0×0032 (50)
The server could not communicate with an upstream server, or received an error from an upstream server, and therefore could not complete the request. This is similar to HTTP's 402 Bad Gateway error. This error SHOULD be used by pingback proxies when propagating errors.
In addition, [FaultCodes] defines some standard fault codes that servers MAY use to report higher level errors.

Servers MUST respond to this function call either with a single string or with a fault code.

If the pingback request is successful, then the return value MUST be a single string, containing as much information as the server deems useful. This string is only expected to be used for debugging purposes.

If the result is unsuccessful, then the server MUST respond with an RPC fault value. The fault code should be either one of the codes listed above, or the generic fault code zero if the server cannot determine the correct fault code.

Clients MAY ignore the return value, whether the request was successful or not. It is RECOMMENDED that clients do not show the result of successful requests to the user.

Upon receiving a request, servers MAY do what they like. However, the following steps are RECOMMENDED:

  1. The server MAY attempt to fetch the source URI to verify that the source does indeed link to the target.
  2. The server MAY check its own data to ensure that the target exists and is a valid entry.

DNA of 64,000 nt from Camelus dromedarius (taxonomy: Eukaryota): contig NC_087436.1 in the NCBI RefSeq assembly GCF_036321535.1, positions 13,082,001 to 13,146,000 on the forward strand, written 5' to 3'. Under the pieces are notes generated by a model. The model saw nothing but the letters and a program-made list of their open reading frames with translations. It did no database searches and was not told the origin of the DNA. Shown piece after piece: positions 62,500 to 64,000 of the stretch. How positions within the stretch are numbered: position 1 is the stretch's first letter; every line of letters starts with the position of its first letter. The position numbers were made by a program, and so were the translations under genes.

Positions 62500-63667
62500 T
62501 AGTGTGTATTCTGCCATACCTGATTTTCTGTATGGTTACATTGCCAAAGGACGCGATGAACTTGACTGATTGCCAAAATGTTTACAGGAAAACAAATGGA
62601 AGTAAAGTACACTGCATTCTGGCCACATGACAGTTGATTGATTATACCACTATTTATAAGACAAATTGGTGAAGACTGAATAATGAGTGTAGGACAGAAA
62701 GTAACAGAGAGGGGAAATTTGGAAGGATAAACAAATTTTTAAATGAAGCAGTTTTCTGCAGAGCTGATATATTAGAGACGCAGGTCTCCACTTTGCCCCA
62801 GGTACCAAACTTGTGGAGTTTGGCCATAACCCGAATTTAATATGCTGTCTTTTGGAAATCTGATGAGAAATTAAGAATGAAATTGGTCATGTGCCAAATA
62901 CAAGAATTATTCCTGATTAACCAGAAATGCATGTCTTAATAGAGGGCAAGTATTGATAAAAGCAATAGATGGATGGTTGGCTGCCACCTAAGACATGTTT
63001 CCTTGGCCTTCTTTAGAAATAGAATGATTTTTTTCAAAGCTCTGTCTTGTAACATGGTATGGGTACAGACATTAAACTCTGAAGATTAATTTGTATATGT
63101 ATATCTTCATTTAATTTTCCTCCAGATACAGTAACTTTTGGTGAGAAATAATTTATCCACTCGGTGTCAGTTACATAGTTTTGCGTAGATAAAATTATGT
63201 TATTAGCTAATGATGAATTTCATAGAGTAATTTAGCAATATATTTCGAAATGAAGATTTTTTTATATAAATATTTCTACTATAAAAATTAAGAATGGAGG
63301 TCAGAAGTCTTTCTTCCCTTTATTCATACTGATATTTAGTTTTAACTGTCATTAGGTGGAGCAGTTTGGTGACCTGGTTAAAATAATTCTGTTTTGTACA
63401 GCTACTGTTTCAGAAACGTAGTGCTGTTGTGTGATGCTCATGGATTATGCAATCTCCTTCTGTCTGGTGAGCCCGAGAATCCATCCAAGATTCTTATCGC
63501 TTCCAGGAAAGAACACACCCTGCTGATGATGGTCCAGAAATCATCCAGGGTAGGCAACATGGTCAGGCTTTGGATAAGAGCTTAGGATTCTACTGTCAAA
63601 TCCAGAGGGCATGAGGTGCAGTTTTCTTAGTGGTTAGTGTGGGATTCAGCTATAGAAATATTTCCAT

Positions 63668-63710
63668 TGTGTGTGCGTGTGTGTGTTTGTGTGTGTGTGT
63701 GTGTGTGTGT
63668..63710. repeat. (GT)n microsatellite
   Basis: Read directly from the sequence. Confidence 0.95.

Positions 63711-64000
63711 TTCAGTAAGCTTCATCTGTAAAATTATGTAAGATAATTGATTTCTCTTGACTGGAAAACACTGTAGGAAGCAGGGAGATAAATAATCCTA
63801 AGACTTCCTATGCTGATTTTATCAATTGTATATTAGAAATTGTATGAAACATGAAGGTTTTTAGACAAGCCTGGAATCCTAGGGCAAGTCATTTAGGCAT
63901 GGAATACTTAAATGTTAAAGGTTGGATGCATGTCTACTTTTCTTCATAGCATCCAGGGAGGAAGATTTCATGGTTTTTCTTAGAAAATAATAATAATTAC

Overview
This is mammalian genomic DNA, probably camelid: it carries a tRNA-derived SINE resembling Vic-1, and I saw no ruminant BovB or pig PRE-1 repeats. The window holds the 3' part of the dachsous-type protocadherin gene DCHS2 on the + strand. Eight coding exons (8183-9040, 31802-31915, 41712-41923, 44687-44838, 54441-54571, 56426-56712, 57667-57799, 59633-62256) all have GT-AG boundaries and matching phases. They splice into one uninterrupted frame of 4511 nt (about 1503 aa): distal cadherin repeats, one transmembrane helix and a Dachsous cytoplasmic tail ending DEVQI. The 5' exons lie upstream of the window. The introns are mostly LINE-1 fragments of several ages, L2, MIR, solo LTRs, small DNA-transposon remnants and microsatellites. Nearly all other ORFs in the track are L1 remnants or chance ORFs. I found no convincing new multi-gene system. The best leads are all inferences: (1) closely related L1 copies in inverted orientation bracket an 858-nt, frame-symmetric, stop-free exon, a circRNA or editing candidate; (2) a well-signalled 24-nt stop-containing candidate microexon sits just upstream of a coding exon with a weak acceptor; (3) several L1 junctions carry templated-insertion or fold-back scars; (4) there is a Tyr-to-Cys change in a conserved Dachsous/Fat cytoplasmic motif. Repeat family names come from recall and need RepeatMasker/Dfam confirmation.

3. The server MAY check that the pingback has not already been registered.
  4. The server MAY record the pingback.
  5. The server MAY regenerate the site's pages (if the pages are static).

4. Conformance Requirements

To claim conformance to this specification a pingback client MUST support server autodiscovery as described in this specification and MUST correctly send pingback XML-RPC calls.

To claim conformance to this specification a pingback server MUST be able to receive pingback XML-RPC calls and MUST always return results that conform to the allowed return values. Returning detailed (non-zero) fault codes is OPTIONAL.

Note that some pingback servers may not have associated pages. For example, a pingback gateway server could be standalone, and other pages would then use the link element to link to this gateway server instead of providing a server of their own. To claim conformance to this specification a pingback-enabled resource MUST have either an HTTP X-Pingback header or a link element in order to allow for server autodiscovery.